My One-Year Experiment to Walk the Walk of the Queen of Talk
by Robyn Okrant
There seems to be two popular schools of thought about Oprah Winfrey. People either love her or they believe that the people who love her are crazy automatons. In fact, more people are probably in the middle of that spectrum, like me. Yes, I used to tape the show everyday (until my VCR recently died) and watched every episode (except the ones where she interviewed celebrities who are also her friends – too gushy for me). Yes, I was a charter subscriber of O Magazine, until the subscription price went up to almost $30 a year. While the articles and book reviews are some of the best in the business (as a magazine-addict, I know), but the ads, products, and clothing were aimed at a demographic two tax-brackets above me. I canceled my subscription. So, yes I am a fan, definitely not a fanatic.
Robyn Okrant’s, experiment was basically to see what all the fuss was about. Why do women endure years-long waiting lists to get tickets for the show? Why do they seem to run out and buy anything that Oprah or one of her gurus mention? Why is she so powerful? Living Oprah is a month-by-month chronicle of Okrant’s following of the media queen’s advice from The Oprah Winfrey Show, O, the Oprah Magazine and Oprah.com.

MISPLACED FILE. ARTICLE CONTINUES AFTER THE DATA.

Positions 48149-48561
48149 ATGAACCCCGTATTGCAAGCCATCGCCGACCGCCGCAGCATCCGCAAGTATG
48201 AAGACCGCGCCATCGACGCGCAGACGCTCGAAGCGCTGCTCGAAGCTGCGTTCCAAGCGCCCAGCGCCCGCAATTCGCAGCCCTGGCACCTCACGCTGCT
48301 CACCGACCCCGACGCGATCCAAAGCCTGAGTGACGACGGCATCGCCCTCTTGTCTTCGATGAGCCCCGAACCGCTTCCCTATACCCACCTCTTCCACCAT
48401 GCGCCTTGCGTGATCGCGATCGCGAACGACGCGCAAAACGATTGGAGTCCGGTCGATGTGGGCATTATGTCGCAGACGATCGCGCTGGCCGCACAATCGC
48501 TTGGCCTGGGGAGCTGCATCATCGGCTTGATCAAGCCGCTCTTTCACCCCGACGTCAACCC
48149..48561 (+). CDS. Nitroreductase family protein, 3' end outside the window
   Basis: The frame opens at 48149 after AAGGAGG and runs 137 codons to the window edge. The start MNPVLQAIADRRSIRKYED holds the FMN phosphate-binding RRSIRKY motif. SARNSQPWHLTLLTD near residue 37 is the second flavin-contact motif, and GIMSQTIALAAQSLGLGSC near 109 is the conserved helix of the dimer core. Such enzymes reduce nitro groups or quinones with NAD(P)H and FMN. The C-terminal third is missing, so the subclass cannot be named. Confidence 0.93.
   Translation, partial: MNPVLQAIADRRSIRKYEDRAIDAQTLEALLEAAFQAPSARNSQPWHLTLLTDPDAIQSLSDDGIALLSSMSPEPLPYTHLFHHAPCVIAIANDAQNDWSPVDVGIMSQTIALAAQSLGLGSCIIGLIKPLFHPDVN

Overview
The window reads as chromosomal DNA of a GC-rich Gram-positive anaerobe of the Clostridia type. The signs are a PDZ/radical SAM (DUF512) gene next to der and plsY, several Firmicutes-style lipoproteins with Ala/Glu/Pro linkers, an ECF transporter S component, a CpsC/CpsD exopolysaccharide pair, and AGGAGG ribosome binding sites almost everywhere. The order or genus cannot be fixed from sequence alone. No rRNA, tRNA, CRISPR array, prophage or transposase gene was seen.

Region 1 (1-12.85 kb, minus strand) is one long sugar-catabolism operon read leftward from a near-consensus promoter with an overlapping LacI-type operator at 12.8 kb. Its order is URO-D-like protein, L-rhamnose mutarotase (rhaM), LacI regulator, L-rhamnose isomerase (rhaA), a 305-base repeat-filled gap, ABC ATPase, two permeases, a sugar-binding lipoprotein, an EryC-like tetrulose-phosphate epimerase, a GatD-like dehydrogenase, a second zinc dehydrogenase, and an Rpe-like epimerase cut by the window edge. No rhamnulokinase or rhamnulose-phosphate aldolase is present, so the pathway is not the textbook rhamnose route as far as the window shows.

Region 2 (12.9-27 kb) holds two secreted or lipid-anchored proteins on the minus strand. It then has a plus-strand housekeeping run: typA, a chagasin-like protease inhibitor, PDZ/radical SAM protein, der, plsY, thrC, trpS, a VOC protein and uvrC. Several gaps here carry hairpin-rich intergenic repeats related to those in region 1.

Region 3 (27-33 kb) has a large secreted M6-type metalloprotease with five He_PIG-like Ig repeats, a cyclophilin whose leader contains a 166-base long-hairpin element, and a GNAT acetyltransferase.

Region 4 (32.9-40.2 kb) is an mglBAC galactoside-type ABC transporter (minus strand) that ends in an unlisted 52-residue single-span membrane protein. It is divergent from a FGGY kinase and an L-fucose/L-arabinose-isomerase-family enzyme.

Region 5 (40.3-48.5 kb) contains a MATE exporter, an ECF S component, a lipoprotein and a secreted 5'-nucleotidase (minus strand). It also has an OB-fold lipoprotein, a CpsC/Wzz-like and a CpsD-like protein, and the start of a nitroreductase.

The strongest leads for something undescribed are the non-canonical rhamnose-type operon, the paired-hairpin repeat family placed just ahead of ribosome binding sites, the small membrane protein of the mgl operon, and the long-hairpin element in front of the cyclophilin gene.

“If Oprah gave a directive of any kind through one of these outlets, I’d follow it. If one of Oprah’s guests gave a piece of advice on her show, I’d act upon it only if Oprah personally backed it up. Additionally, if Oprah wrote a suggestion to us in her ‘Here We Go!’ letter or her ‘What I Know for Sure’ column in O magazine, I would take heed. In fact, if she made a suggestion anywhere in the public eye or ear, I latched on. I committed to taking all of her suggestions quite literally and would leave as little to interpretation as possible.”
This was a fun read, but it was also interesting in a sociological way. Okrant, a married, yoga teacher living in Chicago, basically had her life (and those around her) taken over by this experiment. Her Oprah to-do list (and the money spent to achieve some of the goals) was at times exhausting. Very glad I read this book.